January 14th., the Regiment marched to Dandridge, where it skirmished with the confederates, driving them 2 miles beyond the town. On the 16th., they were attacked, and obliged to fall back to Dandridge. On the 17th., they were warmly engaged during the day, but at night fell back to Strawberry Plains, thence to Knoxville. Crossing the Holston River on the 19th.,they moved to Flat Creek Gap, where they skirmished on the 25th., being obliged to fall back to Sevierville.

They again advanced to Fair Garden on the 26th., then moved to the Holston River, finding the confederates strongly posted behind breastworks, they charged the works, but being out flanked, were forced to withdraw.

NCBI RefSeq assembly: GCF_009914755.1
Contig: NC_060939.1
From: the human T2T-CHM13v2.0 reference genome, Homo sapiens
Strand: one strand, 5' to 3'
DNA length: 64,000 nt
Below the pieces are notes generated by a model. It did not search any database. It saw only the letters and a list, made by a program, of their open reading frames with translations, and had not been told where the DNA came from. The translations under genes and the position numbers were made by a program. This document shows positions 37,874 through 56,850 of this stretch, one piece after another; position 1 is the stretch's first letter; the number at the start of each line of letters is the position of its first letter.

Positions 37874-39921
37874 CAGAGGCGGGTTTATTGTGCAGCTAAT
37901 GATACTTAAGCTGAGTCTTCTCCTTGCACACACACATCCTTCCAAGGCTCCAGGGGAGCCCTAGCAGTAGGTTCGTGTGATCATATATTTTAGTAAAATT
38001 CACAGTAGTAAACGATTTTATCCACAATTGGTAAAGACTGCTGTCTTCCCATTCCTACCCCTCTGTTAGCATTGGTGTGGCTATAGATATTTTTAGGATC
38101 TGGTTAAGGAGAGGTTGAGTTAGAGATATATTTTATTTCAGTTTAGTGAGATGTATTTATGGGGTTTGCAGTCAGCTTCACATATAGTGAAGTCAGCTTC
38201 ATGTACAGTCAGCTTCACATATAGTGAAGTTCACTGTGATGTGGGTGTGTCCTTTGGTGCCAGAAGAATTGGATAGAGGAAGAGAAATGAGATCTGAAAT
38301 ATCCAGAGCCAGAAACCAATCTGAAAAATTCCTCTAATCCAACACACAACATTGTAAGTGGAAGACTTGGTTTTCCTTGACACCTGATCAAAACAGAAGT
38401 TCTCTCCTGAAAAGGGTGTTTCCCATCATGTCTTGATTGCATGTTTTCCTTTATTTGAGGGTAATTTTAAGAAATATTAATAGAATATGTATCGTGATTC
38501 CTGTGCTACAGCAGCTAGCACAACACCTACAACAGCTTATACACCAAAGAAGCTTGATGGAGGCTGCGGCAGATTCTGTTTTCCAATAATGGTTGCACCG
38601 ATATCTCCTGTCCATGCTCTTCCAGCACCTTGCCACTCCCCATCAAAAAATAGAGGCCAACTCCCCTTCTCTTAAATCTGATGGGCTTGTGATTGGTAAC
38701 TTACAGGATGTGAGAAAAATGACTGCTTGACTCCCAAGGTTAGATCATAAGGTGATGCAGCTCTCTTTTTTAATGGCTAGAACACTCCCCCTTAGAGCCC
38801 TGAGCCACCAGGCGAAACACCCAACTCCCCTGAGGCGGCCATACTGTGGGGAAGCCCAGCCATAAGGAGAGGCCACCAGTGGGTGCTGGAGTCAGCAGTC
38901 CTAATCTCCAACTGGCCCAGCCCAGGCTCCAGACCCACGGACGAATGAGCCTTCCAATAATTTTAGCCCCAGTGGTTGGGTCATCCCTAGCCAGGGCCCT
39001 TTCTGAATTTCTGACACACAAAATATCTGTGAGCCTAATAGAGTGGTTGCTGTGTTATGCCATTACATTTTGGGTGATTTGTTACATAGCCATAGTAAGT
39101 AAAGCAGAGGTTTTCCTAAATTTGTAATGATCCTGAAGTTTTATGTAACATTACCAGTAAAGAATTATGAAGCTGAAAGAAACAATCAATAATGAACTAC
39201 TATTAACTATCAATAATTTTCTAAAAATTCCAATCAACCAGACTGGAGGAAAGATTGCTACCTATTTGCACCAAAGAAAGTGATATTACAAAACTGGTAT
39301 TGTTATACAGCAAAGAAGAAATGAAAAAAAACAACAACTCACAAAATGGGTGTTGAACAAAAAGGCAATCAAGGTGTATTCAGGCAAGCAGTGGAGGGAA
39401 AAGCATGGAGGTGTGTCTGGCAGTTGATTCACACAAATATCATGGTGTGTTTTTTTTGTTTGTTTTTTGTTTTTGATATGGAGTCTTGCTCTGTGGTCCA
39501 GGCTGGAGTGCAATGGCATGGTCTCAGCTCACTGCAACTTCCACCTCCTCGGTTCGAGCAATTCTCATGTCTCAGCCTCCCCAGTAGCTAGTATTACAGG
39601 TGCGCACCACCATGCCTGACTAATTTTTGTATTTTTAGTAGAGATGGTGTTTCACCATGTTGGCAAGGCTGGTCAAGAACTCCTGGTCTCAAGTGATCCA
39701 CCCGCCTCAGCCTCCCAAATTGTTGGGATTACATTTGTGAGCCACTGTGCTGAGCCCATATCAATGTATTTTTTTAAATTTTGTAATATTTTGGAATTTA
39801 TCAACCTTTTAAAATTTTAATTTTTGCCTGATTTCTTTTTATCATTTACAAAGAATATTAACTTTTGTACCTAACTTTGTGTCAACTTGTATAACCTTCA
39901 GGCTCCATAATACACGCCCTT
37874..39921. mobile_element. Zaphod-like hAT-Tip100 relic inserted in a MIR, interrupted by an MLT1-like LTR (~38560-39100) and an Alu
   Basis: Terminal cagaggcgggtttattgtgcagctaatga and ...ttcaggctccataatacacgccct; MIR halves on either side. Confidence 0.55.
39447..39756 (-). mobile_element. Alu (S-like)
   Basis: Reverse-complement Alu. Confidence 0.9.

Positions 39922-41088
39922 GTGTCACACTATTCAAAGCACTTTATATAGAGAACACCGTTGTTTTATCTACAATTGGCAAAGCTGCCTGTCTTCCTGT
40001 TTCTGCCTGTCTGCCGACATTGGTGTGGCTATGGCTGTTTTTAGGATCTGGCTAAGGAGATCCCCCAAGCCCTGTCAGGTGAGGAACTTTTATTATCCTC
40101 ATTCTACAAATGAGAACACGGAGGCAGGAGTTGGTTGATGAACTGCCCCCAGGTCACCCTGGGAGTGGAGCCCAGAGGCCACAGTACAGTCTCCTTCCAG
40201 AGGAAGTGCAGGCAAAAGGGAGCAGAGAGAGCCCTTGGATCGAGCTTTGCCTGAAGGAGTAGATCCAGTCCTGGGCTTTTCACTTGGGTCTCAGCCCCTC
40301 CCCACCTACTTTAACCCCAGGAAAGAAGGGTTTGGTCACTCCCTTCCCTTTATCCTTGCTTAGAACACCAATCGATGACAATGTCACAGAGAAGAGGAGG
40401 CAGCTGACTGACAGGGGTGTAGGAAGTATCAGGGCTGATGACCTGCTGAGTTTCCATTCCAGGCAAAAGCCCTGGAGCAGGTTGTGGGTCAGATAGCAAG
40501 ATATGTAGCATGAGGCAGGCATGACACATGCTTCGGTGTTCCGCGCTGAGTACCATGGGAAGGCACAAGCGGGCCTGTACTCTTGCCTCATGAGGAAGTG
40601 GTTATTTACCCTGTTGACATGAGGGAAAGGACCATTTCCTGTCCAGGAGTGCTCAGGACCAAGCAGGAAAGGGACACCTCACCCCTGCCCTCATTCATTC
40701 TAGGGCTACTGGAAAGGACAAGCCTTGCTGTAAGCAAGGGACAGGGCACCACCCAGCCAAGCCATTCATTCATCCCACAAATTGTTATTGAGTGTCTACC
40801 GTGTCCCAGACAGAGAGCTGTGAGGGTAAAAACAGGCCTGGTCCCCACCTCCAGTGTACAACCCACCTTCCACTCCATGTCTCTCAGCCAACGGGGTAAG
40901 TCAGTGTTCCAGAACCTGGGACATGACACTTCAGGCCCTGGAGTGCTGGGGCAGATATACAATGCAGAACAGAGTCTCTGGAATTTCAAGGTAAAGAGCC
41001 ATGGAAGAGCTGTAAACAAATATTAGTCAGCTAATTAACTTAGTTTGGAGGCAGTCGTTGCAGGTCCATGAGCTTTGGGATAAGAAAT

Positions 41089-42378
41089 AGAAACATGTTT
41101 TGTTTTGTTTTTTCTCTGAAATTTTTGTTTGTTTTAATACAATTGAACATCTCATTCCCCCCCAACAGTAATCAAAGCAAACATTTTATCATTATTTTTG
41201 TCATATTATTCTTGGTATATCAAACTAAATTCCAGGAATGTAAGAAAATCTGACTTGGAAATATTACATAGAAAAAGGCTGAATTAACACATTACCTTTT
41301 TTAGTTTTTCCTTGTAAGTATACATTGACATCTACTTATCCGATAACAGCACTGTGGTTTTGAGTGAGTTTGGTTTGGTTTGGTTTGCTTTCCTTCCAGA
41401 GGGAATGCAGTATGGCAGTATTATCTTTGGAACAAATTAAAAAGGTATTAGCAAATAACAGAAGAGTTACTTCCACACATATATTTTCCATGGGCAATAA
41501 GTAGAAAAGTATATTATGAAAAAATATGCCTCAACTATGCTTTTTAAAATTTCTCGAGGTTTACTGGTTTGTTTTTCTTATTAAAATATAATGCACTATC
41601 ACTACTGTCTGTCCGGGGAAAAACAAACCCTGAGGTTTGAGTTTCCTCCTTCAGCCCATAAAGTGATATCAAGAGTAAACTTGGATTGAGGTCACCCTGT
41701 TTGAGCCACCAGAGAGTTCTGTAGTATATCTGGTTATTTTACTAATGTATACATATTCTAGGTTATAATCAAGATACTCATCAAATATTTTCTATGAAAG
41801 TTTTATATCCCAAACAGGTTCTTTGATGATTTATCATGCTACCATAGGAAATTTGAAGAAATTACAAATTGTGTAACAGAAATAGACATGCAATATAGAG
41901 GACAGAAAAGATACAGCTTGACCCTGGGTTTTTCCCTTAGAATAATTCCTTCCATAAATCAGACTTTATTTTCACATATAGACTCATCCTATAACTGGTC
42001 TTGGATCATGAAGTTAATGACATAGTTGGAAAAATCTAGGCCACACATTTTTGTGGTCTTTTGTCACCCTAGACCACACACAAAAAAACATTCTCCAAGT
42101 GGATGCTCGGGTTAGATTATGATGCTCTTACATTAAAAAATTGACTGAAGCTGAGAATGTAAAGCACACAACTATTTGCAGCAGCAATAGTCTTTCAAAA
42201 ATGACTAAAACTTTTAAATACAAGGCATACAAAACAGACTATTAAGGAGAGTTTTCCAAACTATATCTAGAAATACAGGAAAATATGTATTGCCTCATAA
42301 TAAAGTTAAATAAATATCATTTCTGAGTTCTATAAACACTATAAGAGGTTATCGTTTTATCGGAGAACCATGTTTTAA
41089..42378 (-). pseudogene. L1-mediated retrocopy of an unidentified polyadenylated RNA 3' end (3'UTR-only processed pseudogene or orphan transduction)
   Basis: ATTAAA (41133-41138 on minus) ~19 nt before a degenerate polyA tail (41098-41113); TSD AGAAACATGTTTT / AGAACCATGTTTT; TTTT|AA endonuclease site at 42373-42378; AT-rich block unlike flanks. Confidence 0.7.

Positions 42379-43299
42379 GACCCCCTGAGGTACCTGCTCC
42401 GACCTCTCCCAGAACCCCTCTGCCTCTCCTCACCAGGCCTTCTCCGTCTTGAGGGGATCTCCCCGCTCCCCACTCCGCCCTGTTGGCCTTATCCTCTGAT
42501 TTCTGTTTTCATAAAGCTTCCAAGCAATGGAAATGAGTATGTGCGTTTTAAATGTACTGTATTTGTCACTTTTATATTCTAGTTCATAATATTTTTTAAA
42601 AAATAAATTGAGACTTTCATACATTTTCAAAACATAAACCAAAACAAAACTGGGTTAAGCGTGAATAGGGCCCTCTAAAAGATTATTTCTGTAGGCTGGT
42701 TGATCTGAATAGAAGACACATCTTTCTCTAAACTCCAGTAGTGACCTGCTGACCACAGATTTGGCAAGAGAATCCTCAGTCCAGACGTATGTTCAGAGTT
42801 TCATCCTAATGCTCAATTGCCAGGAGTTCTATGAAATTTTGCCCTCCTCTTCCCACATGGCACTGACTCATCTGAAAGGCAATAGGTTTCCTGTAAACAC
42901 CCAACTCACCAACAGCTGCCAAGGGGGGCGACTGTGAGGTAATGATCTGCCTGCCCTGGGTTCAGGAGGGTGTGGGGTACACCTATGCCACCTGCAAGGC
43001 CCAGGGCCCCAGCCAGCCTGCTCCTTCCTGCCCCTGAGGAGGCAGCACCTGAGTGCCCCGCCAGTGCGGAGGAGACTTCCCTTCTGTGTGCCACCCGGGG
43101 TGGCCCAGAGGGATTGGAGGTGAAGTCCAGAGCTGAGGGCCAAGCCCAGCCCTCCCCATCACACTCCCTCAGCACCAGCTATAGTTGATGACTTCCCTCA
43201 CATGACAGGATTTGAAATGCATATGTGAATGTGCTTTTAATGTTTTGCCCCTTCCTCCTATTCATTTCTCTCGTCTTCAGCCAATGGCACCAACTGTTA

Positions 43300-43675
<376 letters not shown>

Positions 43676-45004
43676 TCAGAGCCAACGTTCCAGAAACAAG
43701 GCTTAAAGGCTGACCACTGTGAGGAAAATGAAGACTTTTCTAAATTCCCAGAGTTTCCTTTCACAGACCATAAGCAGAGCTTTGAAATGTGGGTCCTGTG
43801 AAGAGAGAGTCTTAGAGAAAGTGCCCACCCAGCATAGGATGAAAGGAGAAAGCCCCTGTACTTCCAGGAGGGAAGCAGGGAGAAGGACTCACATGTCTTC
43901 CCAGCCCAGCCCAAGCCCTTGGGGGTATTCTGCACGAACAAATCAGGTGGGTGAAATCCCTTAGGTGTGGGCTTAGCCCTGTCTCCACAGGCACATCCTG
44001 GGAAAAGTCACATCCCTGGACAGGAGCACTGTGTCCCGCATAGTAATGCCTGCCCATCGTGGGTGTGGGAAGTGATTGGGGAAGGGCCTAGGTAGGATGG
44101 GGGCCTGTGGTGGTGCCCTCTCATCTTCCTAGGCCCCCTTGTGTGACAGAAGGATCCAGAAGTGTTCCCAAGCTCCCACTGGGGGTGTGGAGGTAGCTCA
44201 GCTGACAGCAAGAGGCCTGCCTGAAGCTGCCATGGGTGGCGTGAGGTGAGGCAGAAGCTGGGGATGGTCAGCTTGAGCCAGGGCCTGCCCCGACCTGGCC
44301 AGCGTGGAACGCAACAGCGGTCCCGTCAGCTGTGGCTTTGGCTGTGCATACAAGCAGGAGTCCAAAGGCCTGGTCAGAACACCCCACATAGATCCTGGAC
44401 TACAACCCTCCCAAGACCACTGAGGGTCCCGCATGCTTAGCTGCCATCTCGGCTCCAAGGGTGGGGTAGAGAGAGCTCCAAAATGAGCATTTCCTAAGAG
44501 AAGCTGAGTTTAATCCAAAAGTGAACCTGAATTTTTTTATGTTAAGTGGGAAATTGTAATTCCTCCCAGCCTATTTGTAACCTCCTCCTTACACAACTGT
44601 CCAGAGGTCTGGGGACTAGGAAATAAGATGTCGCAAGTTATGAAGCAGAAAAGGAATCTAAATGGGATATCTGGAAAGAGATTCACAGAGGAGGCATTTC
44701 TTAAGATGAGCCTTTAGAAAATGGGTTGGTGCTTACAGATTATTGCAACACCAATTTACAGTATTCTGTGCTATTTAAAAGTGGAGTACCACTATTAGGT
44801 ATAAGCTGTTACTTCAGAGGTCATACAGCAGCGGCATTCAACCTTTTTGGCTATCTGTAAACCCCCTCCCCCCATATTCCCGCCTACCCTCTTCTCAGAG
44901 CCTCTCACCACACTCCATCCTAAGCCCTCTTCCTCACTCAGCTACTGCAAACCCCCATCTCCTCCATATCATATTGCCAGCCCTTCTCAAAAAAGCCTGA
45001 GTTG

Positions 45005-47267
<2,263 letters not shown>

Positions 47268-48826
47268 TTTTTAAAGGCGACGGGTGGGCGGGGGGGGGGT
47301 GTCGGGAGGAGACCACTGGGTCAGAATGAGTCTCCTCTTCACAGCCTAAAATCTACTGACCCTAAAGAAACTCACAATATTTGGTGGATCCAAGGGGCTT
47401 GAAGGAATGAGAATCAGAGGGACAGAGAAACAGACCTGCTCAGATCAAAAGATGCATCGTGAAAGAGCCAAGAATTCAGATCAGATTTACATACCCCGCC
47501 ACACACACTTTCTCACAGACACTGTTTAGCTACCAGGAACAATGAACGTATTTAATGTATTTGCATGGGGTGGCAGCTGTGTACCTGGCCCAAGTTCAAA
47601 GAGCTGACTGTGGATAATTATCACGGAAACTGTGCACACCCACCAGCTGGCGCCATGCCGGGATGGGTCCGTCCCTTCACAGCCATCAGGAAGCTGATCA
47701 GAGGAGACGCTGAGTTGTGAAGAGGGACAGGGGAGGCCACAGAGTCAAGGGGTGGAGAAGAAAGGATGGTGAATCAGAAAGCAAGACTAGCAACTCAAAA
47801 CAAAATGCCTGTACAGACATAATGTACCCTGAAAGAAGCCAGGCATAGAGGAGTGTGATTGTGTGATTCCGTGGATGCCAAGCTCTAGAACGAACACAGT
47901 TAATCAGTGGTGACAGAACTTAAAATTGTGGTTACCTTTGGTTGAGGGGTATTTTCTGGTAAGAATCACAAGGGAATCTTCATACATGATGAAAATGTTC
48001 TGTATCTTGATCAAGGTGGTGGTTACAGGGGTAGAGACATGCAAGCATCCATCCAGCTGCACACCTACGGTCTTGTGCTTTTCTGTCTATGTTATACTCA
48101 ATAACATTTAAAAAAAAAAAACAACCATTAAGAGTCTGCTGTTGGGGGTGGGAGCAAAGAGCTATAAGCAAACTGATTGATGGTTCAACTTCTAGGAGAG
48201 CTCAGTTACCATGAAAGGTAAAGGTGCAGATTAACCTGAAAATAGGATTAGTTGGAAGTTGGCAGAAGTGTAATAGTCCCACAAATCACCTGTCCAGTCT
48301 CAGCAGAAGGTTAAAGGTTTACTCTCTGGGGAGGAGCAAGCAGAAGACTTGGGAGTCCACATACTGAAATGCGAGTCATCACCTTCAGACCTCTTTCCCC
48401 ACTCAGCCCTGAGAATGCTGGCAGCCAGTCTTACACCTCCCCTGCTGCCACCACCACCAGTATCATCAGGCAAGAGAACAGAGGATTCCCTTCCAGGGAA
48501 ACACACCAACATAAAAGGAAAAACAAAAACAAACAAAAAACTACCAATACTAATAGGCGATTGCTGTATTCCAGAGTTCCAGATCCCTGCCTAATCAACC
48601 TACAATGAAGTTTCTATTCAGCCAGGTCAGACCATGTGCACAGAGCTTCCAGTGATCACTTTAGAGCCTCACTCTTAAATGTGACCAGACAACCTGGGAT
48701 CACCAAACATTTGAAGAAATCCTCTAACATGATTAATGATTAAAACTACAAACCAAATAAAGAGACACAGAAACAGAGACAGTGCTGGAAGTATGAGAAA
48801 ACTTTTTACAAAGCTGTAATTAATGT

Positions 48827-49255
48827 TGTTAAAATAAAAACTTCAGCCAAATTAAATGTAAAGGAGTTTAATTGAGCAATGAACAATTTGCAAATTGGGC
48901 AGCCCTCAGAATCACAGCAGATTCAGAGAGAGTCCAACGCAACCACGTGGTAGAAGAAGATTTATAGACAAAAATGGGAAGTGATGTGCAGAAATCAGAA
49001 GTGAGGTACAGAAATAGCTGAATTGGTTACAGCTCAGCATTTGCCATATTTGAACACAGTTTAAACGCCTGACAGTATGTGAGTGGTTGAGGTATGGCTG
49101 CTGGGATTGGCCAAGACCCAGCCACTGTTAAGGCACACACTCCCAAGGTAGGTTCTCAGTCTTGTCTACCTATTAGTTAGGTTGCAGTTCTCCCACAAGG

On the 3rd. of February, the Regiment moved to Knoxville, turning over all of their horses to the proper department, they started, on the 6th., on foot, to Mount Sterling, arriving there on the 24th., after a tedious march over the Cumberland Mountains, of over 200 miles. They remained in camp at Mount Sterling and Nicholasville until the 3rd. of June. On this date, having been remounted and equipped, that started, under the command of Lt. Colonel Mix, on its march to Big Shanty,GA, where they arrived on the 28th., there joining the command of General Sherman. On its route from Cleveland,TN to Big Shanty,GA they scoured the country bordering the railroad, capturing 136 prisoners. They then participated in the movements of the cavalry, under General Stoneman, covering the right flank of the army during the advance on Atlanta.